Friday 31 March 2023


Book 171 of 430 + 17 Giant Editions
By Jake Logan
Berkley Books, May 1993

Slocum’s working for the railroad, and the advance men are dropping like flies at the hands of marauding Sioux warriors. Slocum doesn’t much like the odds, but he has a job to do.

That job gets complicated when a cavalry troop led by a revenge-crazed officer goes after the Indians. Slocum can’t let the man kill women and children just because they’re in the way. Now he’s got both the Indians and the trooper after him – and no one’s going to rest easy until Slocum’s out of the picture…permanently!

I don’t know who the author is writing behind the pseudonym of Jake Logan for this entry in the long running series, but they created an interesting storyline and their descriptive prose in particular was a joy to read. The opening chapter really painted an excellent sense of time and place, along with some gripping tension.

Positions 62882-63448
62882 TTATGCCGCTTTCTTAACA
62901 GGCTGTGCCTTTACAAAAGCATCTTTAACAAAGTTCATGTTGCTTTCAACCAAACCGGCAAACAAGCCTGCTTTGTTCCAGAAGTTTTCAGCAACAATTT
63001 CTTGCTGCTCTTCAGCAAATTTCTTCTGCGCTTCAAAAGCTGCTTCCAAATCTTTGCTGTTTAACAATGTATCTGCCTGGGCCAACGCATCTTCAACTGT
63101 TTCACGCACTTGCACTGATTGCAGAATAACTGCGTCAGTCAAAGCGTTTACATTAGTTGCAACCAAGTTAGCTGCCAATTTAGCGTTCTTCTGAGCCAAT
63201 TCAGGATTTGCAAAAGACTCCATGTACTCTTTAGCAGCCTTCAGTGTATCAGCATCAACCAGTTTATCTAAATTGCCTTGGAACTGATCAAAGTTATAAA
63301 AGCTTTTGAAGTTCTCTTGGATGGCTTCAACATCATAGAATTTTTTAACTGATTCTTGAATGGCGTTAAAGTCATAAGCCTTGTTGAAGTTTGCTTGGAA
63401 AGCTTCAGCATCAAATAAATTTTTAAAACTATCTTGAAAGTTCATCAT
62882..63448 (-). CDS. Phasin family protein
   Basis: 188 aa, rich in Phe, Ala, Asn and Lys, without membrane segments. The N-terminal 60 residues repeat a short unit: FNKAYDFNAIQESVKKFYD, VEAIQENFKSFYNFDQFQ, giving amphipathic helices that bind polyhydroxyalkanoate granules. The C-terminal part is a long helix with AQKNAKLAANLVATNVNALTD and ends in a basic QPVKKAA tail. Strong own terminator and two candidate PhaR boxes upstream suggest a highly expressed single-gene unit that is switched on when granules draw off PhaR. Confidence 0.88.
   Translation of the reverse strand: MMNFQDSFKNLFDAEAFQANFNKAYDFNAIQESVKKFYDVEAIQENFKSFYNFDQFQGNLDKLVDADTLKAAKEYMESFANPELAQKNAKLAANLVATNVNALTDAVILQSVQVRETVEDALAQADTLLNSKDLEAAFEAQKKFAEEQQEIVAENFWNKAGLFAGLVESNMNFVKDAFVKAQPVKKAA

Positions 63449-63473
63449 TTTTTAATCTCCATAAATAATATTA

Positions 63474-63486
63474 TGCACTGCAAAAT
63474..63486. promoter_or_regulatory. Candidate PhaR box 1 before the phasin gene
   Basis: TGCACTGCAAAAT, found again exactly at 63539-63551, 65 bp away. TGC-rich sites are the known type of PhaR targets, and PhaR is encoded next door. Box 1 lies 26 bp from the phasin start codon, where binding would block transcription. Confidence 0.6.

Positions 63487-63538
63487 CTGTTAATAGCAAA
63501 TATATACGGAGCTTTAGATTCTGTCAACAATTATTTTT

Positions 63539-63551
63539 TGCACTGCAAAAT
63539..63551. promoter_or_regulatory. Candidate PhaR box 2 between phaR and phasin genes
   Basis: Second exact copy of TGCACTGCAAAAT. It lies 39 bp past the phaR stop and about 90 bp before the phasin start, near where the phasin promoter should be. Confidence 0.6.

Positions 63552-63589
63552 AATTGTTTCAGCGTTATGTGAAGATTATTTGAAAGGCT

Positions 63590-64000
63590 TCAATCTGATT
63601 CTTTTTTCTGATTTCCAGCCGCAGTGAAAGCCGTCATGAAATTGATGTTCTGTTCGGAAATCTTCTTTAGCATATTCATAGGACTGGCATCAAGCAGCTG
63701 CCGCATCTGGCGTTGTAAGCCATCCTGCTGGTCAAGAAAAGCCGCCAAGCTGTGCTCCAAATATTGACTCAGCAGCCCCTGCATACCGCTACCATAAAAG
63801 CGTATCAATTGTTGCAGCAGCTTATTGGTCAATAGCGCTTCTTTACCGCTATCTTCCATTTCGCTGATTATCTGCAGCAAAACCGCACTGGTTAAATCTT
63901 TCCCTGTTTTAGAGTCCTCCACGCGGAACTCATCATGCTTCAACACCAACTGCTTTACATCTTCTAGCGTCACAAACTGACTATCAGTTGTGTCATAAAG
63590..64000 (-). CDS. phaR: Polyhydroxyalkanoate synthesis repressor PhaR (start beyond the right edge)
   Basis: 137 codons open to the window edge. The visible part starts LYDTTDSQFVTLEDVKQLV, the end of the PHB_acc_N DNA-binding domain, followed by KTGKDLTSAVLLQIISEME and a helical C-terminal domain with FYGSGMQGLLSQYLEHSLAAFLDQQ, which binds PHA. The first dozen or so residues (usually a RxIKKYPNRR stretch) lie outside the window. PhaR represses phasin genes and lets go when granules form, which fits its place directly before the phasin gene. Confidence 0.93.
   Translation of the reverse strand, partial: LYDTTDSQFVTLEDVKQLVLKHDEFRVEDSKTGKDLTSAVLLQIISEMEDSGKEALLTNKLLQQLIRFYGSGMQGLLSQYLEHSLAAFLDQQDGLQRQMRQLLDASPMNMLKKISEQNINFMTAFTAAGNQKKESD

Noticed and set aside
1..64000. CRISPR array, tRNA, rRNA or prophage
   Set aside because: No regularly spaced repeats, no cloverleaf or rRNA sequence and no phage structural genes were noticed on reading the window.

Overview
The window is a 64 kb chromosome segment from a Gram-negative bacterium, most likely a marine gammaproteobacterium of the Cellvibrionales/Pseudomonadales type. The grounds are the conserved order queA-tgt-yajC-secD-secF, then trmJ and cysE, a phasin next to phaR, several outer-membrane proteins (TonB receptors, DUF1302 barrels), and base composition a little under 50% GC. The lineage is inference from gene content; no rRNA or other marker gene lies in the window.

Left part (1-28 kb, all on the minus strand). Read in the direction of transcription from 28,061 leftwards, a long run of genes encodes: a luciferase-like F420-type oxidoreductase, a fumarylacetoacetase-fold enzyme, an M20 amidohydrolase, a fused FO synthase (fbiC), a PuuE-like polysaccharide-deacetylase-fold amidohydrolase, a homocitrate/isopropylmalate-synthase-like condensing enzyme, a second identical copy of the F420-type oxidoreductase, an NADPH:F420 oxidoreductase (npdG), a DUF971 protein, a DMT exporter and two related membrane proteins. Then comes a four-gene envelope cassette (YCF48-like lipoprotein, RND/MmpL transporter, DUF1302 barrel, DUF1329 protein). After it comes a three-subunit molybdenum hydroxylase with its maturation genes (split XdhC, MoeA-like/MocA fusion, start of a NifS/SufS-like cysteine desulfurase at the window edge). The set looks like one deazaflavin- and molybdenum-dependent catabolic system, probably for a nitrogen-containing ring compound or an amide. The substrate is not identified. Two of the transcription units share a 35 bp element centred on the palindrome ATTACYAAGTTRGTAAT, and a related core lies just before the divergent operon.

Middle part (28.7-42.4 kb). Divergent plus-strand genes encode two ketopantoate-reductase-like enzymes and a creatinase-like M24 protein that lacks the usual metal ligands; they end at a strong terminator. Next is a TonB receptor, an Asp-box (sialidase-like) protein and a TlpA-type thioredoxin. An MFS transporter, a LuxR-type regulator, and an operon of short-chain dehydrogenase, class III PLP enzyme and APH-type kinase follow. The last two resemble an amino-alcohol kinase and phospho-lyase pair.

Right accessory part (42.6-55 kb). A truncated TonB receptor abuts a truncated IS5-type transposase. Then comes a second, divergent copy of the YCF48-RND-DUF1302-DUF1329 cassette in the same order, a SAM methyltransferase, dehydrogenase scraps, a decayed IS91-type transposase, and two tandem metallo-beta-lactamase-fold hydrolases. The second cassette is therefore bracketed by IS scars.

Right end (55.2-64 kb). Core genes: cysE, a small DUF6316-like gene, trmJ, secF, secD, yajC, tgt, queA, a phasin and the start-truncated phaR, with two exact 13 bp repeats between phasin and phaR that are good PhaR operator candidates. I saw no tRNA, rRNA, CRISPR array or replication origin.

It's been a while since I’ve read a Slocum book, and I can’t remember reading one that portrays the hero in the way that this author does. Slocum isn’t a very forceful character, doesn’t push his point and agrees to do things that go against his beliefs – partly to stop a full-blown war erupting between the Sioux and the calvary. Slocum also came across as shy where women are concerned. He was described as blushing when it was suggested he spent some private time with the led woman of the story (who is nothing like the lady depicted on the cover). The Slocum I remember is confident in both his abilities and with women. Putting these little niggles aside, this is a very readable western.

The Slocum books are classed as an adult series, yet this one contained very little in the way of explicit sex. Nothing erotic happens for over 100 pages and by that time I’d almost forgotten there would be some scenes of a sexual nature and when they did arrive, they were dealt with over a couple of pages, almost as if the author wanted to get back to the struggle between the soldiers and the Sioux as fast as possible.

Even though the story played out much as I expected I had no idea as to how the Sioux were going to capture the troopers without killing any of them, and wanting to discover how this would be achieved, if it could be, kept me glued to the pages. 

Powder River Massacre proved to be a good entry into the series, one that has me thinking that I should read more Slocum books sooner rather than later.

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